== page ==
Military Coup d’état in Niger

Written by Harshitha Paderu

August 9, 2023

Affaires | Safety | Travel

What is a coup?

A coup, or “coup d’état,” is a sudden, illegal, and often violent overthrow of a government or ruling authority by a group of individuals, typically within the same country’s military, government, or other state institutions. A coup aims to replace the existing government with a new leadership or to seize control. 

Coup attempts can take various forms, such as a military coup, where the armed forces or a faction within the military tries to seize power, or a civilian coup, where non-military groups, politicians, or officials attempt to overthrow the government. Coups can be motivated by various reasons, including political, ideological, economic, or personal interests.

A successful coup can lead to significant political and social upheaval, affecting the stability and governance of the affected country. International organizations and the global community often view coups as violations of democratic principles and may impose sanctions or express disapproval in response to such actions.

What happened in Niger?

On 26 July 2023, a coup d’état was staged in Niger and the country’s president was detained by a faction of the presidential guards. General Abdourahamane Tchiani, commander of the presidential guards since 2011, declared himself as the head of the transitional government and announced the formation of a military junta – National Council for the Safeguard of the Homeland.

This was the fifth military coup since the country gained independence from France in 1960, and the seventh in West and Central Africa since 2020, with the most recent ones being in neighbouring Burkina Faso, Mali and Guinea.

Even though the President, Mohamed Bazoum, refused to resign while detained at the Presidential Palace in Niamey (capital of Niger), the military junta suspended the constitution and deposed the existing government regime. 

In a take-over speech by Colonel-Major Amadou Abdramane, he mentioned that “continuous deterioration of the security situation, the bad social and economic management,” by the government led to the coup. Analysts also presume that the rising cost of living and perceptions of government incompetence and corruption may have driven the revolt. 

Colonel-Major Abdramane also announced the closure of the country’s land and air borders. A nationwide curfew was imposed from 2200 hrs until 0500 hrs local time. 

What was the impact?

The US Embassy in Niamey advised its nationals to avoid non-essential travel and avoid travelling along Boulevard de la Republique in Niamey, until further notice. It also announced the suspension of all commercial flights to and from Niamey until at least August 5, 2023. Other foreign diplomatic missions in Niger, including the UK, France and Netherlands, to name a few, also issued similar advisories to their citizens. 

Despite a ban on all political activities, pro-government and pro-coup rallies were reported in Niamey, near the Presidential Palace, the National Assembly, and other cities such as Dosso.

On 30 July, ECOWAS (Economic Community of West African States) imposed additional restrictions and strict sanctions including a no-fly zone, the closure of borders with Niger,  suspension of all commercial and financial transactions between the ECOWAS member states (Benin, Burkina Faso, Cabo Verde, Cote d’Ivoire, The Gambia, Ghana, Guinea, Guinea-Bissau, Liberia, Mali, Nigeria, Senegal, Sierra Leone, and Togo) and Niger and freezing of assets in regional central banks. ECOWAS had also issued an ultimatum to release and reinstate President Bazoum within one week.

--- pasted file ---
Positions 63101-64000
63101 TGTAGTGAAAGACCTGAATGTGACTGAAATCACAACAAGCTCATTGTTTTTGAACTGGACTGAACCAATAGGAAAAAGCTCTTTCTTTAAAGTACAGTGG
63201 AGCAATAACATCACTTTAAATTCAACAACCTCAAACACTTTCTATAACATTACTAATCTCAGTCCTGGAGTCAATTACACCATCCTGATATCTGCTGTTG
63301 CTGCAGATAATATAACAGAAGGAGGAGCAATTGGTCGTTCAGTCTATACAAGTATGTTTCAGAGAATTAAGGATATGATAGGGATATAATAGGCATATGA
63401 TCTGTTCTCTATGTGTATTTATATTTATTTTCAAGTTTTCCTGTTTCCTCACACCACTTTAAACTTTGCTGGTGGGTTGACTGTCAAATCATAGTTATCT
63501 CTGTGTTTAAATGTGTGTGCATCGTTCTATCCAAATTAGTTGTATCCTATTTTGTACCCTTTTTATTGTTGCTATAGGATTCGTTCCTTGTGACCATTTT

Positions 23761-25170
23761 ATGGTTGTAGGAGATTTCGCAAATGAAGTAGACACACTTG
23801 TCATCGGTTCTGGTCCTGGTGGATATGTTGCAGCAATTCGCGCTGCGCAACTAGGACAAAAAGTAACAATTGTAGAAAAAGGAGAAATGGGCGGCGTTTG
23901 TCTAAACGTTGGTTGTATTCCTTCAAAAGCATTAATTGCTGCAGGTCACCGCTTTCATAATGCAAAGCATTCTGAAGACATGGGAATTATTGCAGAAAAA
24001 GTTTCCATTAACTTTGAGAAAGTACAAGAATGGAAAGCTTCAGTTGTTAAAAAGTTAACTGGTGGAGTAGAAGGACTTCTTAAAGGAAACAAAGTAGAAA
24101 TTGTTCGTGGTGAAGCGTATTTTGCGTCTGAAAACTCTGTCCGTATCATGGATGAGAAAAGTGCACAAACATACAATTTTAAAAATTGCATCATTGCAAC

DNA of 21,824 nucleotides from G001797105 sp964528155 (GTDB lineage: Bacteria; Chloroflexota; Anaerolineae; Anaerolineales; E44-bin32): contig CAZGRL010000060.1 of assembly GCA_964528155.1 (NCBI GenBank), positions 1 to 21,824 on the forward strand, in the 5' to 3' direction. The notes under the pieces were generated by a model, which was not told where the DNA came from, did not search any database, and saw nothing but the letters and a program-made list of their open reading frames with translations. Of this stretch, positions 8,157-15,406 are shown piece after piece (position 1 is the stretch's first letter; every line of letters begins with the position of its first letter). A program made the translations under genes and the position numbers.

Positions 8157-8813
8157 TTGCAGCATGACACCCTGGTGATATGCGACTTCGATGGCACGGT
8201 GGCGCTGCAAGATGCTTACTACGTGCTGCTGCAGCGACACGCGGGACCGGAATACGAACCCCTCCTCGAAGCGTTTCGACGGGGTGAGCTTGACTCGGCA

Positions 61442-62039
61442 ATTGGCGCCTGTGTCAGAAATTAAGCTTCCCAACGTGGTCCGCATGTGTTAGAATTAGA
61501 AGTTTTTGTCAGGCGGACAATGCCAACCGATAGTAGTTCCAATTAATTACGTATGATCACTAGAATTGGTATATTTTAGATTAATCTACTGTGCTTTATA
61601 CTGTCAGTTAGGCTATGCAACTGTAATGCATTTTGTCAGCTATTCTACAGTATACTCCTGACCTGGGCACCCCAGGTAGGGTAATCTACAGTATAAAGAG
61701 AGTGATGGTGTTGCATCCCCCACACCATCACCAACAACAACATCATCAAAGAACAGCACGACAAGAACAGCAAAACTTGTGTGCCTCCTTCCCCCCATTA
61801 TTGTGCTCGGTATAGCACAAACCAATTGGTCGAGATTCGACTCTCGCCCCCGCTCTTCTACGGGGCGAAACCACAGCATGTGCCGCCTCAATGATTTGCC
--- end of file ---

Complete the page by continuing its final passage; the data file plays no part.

Following this, thousands of Nigeriens in support of the coup gathered outside the French Embassy in Niamey and vandalized its premises. Security personnel resorted to firing tear gas to disperse the crowd. 

It was also reported that Colonel Major Abdramane banned the use of social media and possibly other telecommunication services. 

On 1 August, coup leaders announced the reopening of land and air borders with Algeria, Burkina Faso, Mali, Libya and Chad. Borders with Benin and Nigeria remain closed. The curfew hours were also reduced to 0001-0500 hrs local time. Foreign Ministries of the US, France, Italy, Spain, and other European countries began evacuating citizens and embassy staff from the country, impacting consular services. 

What does the future look like?

Coup Detat

Amid the expiration of the deadline set by ECOWAS to reinstate the President, on 6 August, the coup leaders announced an indefinite closure of Niger’s airspace in anticipation of international military intervention. 

Due to the airspace closure several European airlines are facing disruptions as a result of rerouting and increased flight times. As per FlightRadar24, flights to and from the African continent are being cancelled or diverted to other countries to avoid Niger’s airspace. Air France suspended all flights to and from Ouagadougou in Burkina Faso and Bamako in Mali until 11 August. Longer flight times are likely from sub-Saharan hub airports. Flights between South Africa and London are also among the impacted. 

Countries including the US, UK, France, Netherlands, Ireland, Australia, New Zealand, Canada and several others have updated their travel advisories for Niger to ‘Do not travel’ due to the ongoing political instability and rising diplomatic tensions. 

As of 8 August, diplomats continue to engage in negotiations with the coup leaders, however, the outcome and next planned steps remain unclear and unverified. Analysts predict strained diplomatic relationships with the West and also a possible increase in violence and insurgency, similar to Burkina Faso and Mali. An indefinite border closure may also lead to a scarcity of essential resources in Niger. 

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